In our monthly series, clinicians give us a rare glimpse into their lives. They reveal the surprises, challenges and rewards of being a therapist. They also share personal tidbits, including if they’d choose the same path the second time around and how they cope with stress.
This month we’re pleased to present our interview with Ellen Toronto, Ph.D, a clinical psychologist in private practice in Ann Arbor, Michigan. Toronto has nearly 40 years of experience in the psychology field, and is a founding member and past president of the Michigan Psychoanalytical Council.
Toronto writes the Psych Central blog “See-Saw Parenting,” which explores “being a parent and the life-changing and ‘soul-full’ commitment it requires.”
She’s also co-author of the book Family Entanglement: Unraveling the Knots and Finding Joy in the Parent-Child Journey, a field guide with insights and tools for traversing the intricacies of parenthood, from surviving the early years to coping with an empty nest.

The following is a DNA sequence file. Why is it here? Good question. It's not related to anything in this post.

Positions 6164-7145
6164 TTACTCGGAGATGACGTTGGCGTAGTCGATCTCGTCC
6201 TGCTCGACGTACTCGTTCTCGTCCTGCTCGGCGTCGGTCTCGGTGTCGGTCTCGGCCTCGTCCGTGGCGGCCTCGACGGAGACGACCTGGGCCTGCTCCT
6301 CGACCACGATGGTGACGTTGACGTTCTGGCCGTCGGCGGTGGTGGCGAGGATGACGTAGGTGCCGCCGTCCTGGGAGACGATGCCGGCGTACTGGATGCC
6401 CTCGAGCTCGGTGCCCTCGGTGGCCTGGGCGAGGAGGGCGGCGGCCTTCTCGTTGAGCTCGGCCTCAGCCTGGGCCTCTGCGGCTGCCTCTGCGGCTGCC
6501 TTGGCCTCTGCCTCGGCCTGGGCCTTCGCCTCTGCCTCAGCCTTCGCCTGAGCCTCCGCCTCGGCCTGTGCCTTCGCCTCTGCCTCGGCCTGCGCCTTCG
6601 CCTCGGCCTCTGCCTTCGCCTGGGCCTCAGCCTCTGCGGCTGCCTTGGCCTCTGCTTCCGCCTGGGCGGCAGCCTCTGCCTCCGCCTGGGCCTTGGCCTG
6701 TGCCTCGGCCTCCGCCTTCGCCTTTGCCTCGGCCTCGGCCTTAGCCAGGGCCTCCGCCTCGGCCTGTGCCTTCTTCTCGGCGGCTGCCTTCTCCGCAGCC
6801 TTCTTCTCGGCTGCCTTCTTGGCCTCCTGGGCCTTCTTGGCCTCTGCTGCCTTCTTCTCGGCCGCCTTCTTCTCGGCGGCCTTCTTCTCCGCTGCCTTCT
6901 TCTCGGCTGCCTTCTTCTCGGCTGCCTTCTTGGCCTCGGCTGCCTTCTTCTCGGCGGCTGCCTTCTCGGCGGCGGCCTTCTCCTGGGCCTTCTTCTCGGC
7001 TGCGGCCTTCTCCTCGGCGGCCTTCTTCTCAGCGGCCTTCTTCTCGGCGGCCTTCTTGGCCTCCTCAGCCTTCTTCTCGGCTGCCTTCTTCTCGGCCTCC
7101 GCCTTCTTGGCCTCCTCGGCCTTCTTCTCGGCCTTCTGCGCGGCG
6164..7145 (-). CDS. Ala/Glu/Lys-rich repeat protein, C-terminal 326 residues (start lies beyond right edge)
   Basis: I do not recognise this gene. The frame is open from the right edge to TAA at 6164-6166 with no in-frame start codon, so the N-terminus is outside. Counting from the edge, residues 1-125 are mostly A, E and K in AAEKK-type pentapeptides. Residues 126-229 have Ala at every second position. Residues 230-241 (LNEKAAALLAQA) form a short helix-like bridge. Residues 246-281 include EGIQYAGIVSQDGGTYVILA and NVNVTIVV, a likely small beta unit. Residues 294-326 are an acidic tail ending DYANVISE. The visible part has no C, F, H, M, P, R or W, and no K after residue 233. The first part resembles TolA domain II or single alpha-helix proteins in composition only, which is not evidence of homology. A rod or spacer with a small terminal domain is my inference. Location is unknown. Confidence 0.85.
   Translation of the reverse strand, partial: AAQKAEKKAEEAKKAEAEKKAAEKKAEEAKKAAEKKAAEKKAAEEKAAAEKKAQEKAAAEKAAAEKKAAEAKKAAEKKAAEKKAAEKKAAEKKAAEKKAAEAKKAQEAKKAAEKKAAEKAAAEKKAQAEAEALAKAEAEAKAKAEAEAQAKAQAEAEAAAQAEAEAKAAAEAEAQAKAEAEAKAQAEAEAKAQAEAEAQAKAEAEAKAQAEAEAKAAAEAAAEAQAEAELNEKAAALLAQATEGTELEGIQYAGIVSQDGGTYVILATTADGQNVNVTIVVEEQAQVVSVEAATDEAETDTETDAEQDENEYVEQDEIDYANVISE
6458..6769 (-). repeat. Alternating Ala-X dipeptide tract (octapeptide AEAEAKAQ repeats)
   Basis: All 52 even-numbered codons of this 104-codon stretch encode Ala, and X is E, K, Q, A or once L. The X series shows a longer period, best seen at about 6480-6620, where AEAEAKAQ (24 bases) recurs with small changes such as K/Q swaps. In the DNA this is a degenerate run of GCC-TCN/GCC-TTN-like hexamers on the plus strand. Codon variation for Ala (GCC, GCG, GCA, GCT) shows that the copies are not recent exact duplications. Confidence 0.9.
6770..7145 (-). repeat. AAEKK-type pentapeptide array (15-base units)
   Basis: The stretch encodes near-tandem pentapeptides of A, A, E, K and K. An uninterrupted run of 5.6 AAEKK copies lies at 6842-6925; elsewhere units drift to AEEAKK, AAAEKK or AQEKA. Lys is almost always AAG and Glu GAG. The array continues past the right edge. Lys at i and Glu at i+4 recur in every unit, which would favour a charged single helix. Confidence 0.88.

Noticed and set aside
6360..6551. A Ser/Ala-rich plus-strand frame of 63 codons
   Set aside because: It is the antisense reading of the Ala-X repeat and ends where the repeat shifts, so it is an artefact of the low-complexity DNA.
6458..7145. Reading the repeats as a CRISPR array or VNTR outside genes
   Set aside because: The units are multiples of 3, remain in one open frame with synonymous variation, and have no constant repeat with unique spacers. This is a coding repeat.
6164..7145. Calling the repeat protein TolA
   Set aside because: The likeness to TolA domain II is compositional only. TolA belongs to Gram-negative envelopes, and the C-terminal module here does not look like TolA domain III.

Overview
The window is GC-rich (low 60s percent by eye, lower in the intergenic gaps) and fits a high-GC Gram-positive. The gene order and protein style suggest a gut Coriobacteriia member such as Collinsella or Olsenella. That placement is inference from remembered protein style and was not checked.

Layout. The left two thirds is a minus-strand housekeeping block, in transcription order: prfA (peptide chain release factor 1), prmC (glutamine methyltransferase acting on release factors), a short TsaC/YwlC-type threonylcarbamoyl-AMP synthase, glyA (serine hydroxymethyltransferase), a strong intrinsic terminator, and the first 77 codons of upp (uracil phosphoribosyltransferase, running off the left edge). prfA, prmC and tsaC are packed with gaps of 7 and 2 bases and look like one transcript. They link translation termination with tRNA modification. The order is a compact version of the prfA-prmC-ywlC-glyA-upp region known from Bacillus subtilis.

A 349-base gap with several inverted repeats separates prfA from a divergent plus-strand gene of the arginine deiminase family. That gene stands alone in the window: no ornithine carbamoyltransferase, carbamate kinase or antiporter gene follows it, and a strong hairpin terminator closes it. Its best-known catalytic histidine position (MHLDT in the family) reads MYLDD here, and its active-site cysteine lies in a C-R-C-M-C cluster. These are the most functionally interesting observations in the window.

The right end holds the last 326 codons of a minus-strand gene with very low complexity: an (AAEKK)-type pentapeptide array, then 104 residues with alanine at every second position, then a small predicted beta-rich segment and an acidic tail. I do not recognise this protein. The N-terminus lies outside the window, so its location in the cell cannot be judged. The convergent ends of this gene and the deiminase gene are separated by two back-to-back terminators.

Learn more about Toronto at her website.
1. What’s surprised you the most about being a therapist?
I think I have been most surprised by the courage that some people have who have grown up in very difficult circumstances. They want to make something good of their lives. They want to rise above their circumstances, and they are deeply motivated to change. It is amazing to see.
2. What’s the latest and greatest book you’ve read related to mental health, psychology or psychotherapy?
Rather than naming a single book I would say that the relational perspective in psychoanalysis has made a significant and very beneficial change in the way that we think about treatment. That is, it is not therapist to patient but therapist with patient. Therapist and patient are working together — focusing on the patient’s issues — but very aware that both are subject to the human condition.